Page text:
Sunday, August 5, 2012

Soba with Mushrooms and Spinach

As a child, my diet consisted mostly of Swiss and Italian dishes. Pasta, potatoes, gratin and such. We were fed the occasional Thai curry or sweet and sour pork, but not much else from the exotic department. And it is only in these two cuisines, those I know best, that I stay true to the original recipes and ingredient combinations.
I am not that familiar with Japanese food, my experience of it is limited to 2 or 3 restaurant visits in Switzerland or Germany. I also make sushi from time to time, but I would not consider myself a sushi expert. So when I tell you this dish is Japanese, I am probably wrong.
I cook soba and other Asian noodles like I cook Italian pasta, in salted water, on a rolling boil. I learnt to rinse them in cold water after cooking, but I usually reheat them with the sauce I want to serve them with. And it turns out fine, even great with this dish.

Buckwheat and mushrooms are to be considered close friends in the kitchen, at least in mine. Whenever I cook with buckwheat, I want to add mushrooms, these two earthy flavours complement each other so well. This dish was inspired by a recipe by Heidi Swanson, her Black Sesame Otsu, a recipe from her second book that you can also find on her blog. I made it as she wrote it, too, and I love it, but I also like to change things up. And I have to say, the mushrooms do more for the dish than the tofu in the original recipe. I actually quite like tofu, but it is does not add much flavor to a dish.

Soba with Mushrooms and Spinach

200g soba
500g cremini mushrooms
other dried mushrooms such as Mu-Err, or shiitake (I used a 20g bag of Mu-Err, I don't like shiitake that much. I would not use fungi porcini in this dish)
1 tbsp oil
1 thumb sized piece of ginger, minced
2-3 tbsp soy sauce
1 tbsp mirin
spinach, as much as you want (I used what I had left, about 150g, but would use more next time)
1 tbsp black sesame seeds

Bring a pot of water to a boil. In the meantime, soak the dried mushrooms in warm water and slice and clean the cremini mushrooms. While preparing the sauce, cook the soba according to the package instructions. Drain and then rinse them with cold water. Set aside when finished.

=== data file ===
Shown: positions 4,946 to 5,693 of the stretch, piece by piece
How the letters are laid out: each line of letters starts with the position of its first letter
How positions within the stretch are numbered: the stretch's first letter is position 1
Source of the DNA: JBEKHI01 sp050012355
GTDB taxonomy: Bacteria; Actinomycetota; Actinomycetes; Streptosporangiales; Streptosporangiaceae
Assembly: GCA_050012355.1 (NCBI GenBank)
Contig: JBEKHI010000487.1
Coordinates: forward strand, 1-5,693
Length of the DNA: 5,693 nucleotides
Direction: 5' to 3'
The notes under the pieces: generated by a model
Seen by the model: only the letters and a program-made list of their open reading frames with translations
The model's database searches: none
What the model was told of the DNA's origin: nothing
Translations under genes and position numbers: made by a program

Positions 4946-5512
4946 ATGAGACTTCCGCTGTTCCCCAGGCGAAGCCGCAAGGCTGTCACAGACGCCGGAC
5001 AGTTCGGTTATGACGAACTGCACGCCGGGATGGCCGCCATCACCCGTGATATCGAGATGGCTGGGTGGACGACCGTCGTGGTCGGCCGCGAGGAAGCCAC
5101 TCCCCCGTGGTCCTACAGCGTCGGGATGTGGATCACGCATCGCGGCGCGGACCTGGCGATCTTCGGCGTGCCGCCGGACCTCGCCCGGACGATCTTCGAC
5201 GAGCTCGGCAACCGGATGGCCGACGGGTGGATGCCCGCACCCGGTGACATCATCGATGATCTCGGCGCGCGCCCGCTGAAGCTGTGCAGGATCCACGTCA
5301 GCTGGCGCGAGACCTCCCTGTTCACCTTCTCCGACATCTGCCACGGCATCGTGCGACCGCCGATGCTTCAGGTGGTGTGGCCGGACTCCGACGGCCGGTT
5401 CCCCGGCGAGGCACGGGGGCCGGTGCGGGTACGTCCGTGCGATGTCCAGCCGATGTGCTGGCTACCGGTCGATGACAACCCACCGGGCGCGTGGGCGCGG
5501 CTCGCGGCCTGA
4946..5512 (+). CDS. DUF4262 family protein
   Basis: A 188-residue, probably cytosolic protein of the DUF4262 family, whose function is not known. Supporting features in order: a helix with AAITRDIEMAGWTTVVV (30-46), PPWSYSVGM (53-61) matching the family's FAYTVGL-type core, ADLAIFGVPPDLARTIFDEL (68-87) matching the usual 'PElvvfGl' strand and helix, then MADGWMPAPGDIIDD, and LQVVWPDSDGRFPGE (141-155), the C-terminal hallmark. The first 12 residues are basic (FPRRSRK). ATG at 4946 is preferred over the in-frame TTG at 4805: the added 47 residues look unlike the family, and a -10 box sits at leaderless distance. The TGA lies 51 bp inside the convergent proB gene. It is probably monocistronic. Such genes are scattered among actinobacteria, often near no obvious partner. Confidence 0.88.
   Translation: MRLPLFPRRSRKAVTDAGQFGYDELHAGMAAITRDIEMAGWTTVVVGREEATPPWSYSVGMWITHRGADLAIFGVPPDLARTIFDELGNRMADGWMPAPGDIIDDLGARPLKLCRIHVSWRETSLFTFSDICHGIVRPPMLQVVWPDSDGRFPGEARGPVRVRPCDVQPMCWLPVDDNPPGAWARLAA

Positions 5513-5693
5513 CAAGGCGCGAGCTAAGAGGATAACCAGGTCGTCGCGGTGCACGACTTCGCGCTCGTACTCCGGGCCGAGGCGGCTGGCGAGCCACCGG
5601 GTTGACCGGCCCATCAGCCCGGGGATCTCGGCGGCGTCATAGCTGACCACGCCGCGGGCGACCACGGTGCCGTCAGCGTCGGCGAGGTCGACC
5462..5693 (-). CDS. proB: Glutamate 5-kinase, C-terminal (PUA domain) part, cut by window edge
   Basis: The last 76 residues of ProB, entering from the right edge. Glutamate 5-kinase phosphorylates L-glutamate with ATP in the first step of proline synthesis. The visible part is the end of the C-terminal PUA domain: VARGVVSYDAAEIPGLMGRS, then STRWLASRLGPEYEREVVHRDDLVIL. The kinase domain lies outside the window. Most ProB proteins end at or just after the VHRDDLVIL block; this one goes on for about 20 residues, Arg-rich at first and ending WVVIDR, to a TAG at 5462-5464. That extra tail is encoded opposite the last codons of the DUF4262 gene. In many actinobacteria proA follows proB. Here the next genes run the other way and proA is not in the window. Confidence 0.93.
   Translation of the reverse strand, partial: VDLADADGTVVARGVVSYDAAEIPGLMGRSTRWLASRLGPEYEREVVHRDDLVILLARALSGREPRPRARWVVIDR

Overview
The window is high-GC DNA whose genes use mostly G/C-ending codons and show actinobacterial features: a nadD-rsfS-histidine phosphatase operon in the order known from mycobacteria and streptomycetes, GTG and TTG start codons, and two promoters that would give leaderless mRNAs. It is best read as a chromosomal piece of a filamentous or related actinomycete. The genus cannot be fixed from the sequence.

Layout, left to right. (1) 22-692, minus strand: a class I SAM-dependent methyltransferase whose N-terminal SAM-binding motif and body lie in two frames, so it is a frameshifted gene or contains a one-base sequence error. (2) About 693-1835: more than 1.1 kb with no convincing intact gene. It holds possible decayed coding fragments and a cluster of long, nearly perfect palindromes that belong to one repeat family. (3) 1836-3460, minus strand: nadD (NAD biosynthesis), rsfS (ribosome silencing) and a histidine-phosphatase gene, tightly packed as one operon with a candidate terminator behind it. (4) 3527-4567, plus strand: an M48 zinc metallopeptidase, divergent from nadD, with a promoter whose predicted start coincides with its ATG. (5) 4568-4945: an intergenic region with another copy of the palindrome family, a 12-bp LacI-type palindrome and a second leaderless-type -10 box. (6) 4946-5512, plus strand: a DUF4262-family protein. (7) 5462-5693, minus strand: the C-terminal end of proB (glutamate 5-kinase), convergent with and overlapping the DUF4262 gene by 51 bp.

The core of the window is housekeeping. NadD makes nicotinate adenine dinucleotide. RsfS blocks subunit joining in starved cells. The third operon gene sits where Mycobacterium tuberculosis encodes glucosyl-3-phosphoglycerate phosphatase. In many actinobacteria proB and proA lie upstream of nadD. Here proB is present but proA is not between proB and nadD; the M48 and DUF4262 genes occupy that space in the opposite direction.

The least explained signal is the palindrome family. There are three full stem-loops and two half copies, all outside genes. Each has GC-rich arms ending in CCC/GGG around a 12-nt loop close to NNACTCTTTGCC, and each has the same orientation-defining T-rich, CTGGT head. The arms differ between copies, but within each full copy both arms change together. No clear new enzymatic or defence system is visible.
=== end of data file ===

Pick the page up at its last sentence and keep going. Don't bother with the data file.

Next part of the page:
In a large skillet, heat the oil over medium high heat, add the cremini mushrooms and the ginger and sauté until the become soft. Drain the soaked mushrooms, keeping the soaking water for the sauce. Add the soaked mushrooms to the skillet, sauté for another minute or two, then add the soy sauce, mirin and spinach. Cook until the spinach has wilted, adding some of the mushroom soaking liquid if it seems to dry. Add the cooked and rinsed soba to the skillet, together with some more liquid if it seems necessary. Let it heat up again, then take off the heat, sprinkle with the sesame seeds and serve.

Serves 2.


  1. That's funny about how you liberally adapt all dishes besides eastern asian ones. My boyfriend told me that of all the things he really missed while his year in switzerland, he missed mexican food and vietnamese/thai food the most. You really get some good restaurants here on the West Coast. I love Heidi Swanson's otsu, but I love how you paired it with mushrooms. Definitely doing that next time I get some soba noodles.

    1. I can really understand that your boyfriend missed mexican food in Switzerland, there arent many restaurants, the ones that are around serve kind of boring, party style mexican food, and in the supermarket you can only get fajita kit style mexican food. I'd love to have a wider range of options available here.

  2. Hey, experimentation is great! Who cares if these noodles are authentically Japanese--they're good, right? That's all that really matters. :)